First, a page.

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The Green Benifits of Cork Flooring

It’s hard to improve  on Mother Nature, but  cork suppliers are doing  just that with new products that offer even  greater green benefits for the home  today as well  as commercial  applications. Put  simply, cork  is nature’s  gift to  the flooring industry. Long used in commercial applications for its durability, cork is  becoming a  hot choice  for residential  use due  to its  unique health  and energy-saving benefits. And, with more people becoming aware of it, more product options are being offered by cork flooring suppliers to meet the growing demand.

Once relegated  to the  kitchen because  of its  comfort, warmth and durability,
cork floors are now being installed  throughout the whole house as its  flooring
uses are being rediscovered. The natural attributes of cork also include comfort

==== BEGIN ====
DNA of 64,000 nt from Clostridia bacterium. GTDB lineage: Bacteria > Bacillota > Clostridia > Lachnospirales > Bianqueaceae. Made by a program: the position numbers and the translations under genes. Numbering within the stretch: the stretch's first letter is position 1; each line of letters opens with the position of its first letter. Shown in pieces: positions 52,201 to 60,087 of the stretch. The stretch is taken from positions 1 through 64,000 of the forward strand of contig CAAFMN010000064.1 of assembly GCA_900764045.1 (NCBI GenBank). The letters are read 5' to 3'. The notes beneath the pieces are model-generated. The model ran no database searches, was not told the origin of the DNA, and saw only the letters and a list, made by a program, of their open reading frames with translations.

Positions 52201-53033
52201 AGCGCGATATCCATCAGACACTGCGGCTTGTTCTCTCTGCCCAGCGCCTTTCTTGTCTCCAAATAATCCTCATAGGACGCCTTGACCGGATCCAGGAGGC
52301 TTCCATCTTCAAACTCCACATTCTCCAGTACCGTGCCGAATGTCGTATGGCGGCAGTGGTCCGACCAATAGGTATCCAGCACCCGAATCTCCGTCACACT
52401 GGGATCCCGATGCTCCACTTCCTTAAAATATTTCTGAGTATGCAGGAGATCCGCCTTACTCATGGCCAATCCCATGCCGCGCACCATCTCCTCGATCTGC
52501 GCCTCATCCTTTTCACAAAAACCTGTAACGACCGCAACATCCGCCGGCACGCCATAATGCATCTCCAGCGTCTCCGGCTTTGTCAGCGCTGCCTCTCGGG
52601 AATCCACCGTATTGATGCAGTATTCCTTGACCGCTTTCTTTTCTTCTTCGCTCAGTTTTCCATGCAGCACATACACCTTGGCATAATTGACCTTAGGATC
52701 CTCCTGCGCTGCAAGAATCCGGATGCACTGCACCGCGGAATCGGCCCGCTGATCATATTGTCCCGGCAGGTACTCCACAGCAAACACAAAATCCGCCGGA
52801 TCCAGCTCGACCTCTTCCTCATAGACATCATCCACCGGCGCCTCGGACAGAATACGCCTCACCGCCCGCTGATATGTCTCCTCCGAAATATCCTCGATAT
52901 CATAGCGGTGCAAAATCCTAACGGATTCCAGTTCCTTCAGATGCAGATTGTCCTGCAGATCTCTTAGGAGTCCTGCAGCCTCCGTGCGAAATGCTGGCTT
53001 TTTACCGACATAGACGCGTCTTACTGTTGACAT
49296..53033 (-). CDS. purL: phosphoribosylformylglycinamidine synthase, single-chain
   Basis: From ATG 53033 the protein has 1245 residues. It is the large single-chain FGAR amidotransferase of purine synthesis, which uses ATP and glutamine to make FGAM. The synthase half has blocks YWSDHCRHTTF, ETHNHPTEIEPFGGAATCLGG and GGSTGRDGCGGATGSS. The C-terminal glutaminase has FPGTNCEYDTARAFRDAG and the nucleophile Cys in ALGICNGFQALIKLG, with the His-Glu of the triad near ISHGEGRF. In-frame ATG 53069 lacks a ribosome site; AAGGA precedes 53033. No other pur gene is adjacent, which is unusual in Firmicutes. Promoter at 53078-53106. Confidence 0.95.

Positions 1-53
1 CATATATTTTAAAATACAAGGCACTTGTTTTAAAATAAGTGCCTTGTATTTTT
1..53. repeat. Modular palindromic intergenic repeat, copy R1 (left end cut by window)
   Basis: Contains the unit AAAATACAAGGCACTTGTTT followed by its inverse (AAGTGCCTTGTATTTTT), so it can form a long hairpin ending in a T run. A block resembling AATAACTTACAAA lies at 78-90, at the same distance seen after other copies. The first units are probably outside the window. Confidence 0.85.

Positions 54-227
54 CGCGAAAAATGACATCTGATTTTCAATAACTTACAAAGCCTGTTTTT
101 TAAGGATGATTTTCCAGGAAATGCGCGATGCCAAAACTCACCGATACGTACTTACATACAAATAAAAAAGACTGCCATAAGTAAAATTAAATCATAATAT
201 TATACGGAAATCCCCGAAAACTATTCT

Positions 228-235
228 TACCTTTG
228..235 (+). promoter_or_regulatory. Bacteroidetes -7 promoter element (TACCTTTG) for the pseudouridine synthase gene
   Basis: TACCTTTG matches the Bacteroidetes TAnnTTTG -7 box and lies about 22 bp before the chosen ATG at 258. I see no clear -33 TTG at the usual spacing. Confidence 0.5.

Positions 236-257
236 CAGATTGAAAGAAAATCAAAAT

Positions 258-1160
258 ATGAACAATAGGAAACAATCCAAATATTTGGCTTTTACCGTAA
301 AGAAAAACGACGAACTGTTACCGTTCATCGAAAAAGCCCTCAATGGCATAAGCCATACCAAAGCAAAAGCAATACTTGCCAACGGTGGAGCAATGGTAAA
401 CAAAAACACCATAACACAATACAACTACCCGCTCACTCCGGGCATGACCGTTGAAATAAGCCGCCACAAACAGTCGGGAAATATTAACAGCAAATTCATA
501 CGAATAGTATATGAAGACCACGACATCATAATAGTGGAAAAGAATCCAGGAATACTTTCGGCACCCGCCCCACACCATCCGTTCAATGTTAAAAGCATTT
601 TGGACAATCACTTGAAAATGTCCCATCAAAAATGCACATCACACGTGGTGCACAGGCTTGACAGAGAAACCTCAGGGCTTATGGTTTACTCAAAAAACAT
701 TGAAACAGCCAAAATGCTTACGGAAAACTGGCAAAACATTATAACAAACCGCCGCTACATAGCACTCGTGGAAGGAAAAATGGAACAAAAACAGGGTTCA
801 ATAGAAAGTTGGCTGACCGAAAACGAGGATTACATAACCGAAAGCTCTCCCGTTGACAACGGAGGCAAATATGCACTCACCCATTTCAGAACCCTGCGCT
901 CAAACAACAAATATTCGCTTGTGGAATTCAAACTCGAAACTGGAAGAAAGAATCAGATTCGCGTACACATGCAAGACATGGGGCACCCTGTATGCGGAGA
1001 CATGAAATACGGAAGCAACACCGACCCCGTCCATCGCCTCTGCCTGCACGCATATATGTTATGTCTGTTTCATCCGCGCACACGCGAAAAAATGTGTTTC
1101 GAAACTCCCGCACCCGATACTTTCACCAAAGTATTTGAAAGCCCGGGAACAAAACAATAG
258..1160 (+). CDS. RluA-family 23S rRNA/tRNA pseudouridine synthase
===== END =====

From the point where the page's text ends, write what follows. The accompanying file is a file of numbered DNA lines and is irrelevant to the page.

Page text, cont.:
underfoot, fire  resistance, insect  resilience, anti-microbial  properties, and
thermal and acoustical  insulation to help  reduce power consumption  and absorb
noise.

Cork is harvested from the bark of cork oak trees — a member of the beech
family — in the  Mediterranean, primarily in Portugal.  The bark is peeled  from
the trees every nine years, a  practice that actually helps the tree  to thrive.
Trees are  not cut  down or  harmed in  any way  as they  regenerate; it  is not
unusual for a 200-year-old tree to continue to produce viable cork.

Today’s cork floors are  styled to  meet a  wide range  of decorating  needs. The look can be
fine-grained, marbleized or even show a wood grain appearance in various  shades
and colors, from light honey to dark walnut. It is also environmentally friendly
from a cleaning perspective  and needs only a  damp mop — no  chemicals. Because
90%  of  cork’s  tissue is  a  gaseous  matter, it  makes  a  great thermal  and
acoustical insulator, meaning it  is pleasant to the  touch with bare feet  on a
cold  day.  Cork’s durability  extends  to the  fact  that bugs,  mold  and even
termites  are  repelled due  to  a naturally  occurring  waxy substance  in  the
material  called  Suberin,  which  also prevents  cork  from  rotting  even when
completely submerged under water for long periods of time.

Lastly, cork does not spread flames nor does it release toxic gases during combustion




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